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Mobile Healthcare and People with Disabilities: Current State and Future Needs

Virginia C. Crawford Research Institute, Shepherd Center, Atlanta, GA 30309, USA
Department of Surgery, Duke University Medical Center, Durham, NC 27710, USA
Author to whom correspondence should be addressed.
Int. J. Environ. Res. Public Health 2018, 15(3), 515;
Submission received: 8 December 2017 / Revised: 16 February 2018 / Accepted: 12 March 2018 / Published: 14 March 2018
(This article belongs to the Special Issue Health Promotion Interventions for People with Disabilities)


Significant health disparities exist between the general population and people with disabilities, particularly with respect to chronic health conditions. Mobile healthcare—the delivery of healthcare via mobile communication devices—is witnessing tremendous growth and has been touted as an important new approach for management of chronic health conditions. At present, little is known about the current state of mobile healthcare for people with disabilities. Early evidence suggests they are not well represented in the growth of mobile healthcare, and particularly the proliferation of mobile health software applications (mHealth apps) for smartphones. Their omission in mHealth could lead to further health disparities. This article describes our research investigating the current state of mHealth apps targeting people with disabilities. Based on a multi-modal approach (literature review, Internet search, survey of disabled smartphone users), we confirm that people with disabilities are under-represented in the growth of mHealth. We identify several areas of future research and development needed to support the inclusion of people with disabilities in the mHealth revolution.

1. Introduction

Over 80% of people with disabilities in the US have one or more chronic conditions that compound the effects of disability on health and function [1]. Moreover, there is growing evidence that people with disabilities, as a group, face significant disparities in accessing healthcare and particularly preventive health and wellness services that may mitigate chronic health conditions [2]. Compared with their non-disabled peers, individuals with disabilities are: (1) less likely to receive recommended preventive health care services (e.g., routine physicals, cancer screenings); (2) at greater risk for poor health outcomes (e.g., obesity, hypertension, fall-related injuries, mood disorders); and (3) more likely to engage in behaviors that put their health at risk (e.g., smoking, inadequate physical activity) [3,4,5].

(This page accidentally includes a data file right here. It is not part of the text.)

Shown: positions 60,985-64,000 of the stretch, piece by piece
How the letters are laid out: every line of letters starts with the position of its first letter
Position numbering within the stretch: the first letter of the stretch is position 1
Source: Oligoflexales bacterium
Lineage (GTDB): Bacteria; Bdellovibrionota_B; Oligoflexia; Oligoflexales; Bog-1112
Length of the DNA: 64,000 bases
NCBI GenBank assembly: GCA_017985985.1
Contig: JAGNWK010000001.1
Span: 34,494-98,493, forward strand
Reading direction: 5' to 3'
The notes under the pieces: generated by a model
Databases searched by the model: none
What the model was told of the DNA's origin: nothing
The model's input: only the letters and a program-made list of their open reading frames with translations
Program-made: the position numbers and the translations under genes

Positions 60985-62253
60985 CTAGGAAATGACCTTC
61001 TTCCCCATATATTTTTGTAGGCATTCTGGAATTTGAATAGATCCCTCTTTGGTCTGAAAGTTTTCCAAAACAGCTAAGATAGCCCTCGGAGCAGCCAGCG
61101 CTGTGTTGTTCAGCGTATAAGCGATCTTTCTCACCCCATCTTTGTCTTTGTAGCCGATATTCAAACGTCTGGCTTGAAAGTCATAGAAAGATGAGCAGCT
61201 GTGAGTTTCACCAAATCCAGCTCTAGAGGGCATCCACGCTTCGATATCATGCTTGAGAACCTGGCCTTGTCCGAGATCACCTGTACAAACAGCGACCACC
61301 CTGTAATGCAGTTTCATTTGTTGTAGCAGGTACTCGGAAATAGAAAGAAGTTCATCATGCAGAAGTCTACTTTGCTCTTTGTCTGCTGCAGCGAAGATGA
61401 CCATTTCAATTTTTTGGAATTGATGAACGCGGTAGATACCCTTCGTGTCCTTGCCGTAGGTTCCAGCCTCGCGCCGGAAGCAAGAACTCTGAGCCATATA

The health disparities are alarming. For US adults with disabilities, the prevalence of physical inactivity is 120% higher [6], obesity rates are 57% higher [7], smoking rates 47% higher [8], and the prevalence of hypertension is 13% higher [9] than for nondisabled adults. People with disabilities of all ages have more than twice the incidence of diabetes [10,11]. In addition, rates of cardiovascular disease—the leading cause of death in the US—are three times higher among adults with disabilities [12].
Will growth of mobile healthcare lead to further health disparities for people with disabilities? Mobile healthcare is being touted as an important new tool for management of chronic health conditions. Mobile healthcare, or mHealth, can be broadly defined as the delivery of healthcare services via mobile communication devices. More specifically, mHealth refers to the delivery, facilitation and communication of health-related information via mobile telecommunication and multimedia technologies—including mobile phones, tablet devices, and wireless infrastructure [13].
Expectations are high for mHealth. About half of patients recently surveyed predict that mHealth will improve the convenience, cost and quality of healthcare in the next three years [14], and 96% of current mHealth app users believe the apps help improve their quality of life [15]. Six in 10 doctors and payers believe that its widespread adoption is inevitable, and 7 in 10 believe health apps will encourage patients to take more responsibility for their health [16]. Supporting these viewpoints, the number of health-related mobile apps is growing at a prodigious rate, from an estimated 40,000 in 2012 to over 165,000 in 2015 [17,18]. Much of this growth has been sparked by the potential of mobile healthcare to support patient engagement and self-management of chronic health conditions. Indeed, patients’ management of their own chronic conditions and active engagement in their healthcare are associated with improved independence and life quality, and reduced healthcare utilization and cost [19,20].
Mobile health concepts witnessing high rates of adoption are driven by consumer demand for social health communities, telemedicine, and smartphone apps. The majority (65%) of mHealth smartphone apps are focused on overall health and wellness (e.g., diet and exercise apps), with about 15% of apps focused on self-management of specific conditions (e.g., diabetes). The remaining 20% include apps intended for healthcare providers, (e.g., medication references, assistance with diagnoses), women’s health and pregnancy management, and health information resources (e.g., WebMD) [18].